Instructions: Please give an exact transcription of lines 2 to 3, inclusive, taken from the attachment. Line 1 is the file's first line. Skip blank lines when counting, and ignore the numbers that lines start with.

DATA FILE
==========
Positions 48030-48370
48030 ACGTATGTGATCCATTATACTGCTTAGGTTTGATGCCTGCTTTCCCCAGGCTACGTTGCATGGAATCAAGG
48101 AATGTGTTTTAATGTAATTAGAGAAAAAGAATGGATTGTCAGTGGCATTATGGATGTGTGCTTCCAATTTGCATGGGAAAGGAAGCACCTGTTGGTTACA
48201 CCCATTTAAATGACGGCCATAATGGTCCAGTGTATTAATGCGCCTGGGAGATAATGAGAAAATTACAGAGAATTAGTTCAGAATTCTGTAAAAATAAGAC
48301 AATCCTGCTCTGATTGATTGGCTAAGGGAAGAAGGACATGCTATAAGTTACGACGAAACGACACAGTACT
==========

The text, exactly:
48030 ACGTATGTGATCCATTATACTGCTTAGGTTTGATGCCTGCTTTCCCCAGGCTACGTTGCATGGAATCAAGG
48101 AATGTGTTTTAATGTAATTAGAGAAAAAGAATGGATTGTCAGTGGCATTATGGATGTGTGCTTCCAATTTGCATGGGAAAGGAAGCACCTGTTGGTTACA